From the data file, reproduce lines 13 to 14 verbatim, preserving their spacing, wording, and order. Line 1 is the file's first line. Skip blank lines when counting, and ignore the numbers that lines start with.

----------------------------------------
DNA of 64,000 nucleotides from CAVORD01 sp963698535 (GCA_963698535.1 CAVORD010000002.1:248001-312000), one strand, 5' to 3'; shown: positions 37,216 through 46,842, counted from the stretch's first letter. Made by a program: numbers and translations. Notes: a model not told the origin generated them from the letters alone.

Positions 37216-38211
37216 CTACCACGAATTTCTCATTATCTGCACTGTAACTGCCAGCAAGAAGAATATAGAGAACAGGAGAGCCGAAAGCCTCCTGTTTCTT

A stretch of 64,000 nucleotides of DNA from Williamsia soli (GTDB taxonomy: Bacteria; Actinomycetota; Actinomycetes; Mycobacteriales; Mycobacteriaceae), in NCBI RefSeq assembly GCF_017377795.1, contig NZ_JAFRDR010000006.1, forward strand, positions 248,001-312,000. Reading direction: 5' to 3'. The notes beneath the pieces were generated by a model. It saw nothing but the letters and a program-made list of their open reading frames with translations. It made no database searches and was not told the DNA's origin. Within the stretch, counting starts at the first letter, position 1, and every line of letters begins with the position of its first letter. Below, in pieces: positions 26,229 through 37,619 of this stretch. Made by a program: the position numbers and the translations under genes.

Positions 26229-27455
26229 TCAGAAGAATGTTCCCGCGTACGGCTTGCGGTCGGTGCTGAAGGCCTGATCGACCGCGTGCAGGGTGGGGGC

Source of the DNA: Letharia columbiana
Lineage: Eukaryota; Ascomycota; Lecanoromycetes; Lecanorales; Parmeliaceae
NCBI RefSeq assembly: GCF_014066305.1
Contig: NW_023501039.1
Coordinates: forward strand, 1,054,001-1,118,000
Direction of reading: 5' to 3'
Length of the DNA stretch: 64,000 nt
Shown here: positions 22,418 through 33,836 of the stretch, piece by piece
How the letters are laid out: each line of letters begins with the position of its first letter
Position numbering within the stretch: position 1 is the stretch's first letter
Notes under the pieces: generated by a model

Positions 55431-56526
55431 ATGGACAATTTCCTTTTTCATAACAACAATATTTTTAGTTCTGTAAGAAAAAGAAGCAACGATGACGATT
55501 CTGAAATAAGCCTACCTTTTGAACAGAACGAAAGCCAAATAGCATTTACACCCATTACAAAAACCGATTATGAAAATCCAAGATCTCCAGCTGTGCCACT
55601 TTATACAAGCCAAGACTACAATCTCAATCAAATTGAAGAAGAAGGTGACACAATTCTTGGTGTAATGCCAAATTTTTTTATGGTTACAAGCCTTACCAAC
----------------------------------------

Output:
Length of the DNA stretch: 64,000 nt
Shown here: positions 22,418 through 33,836 of the stretch, piece by piece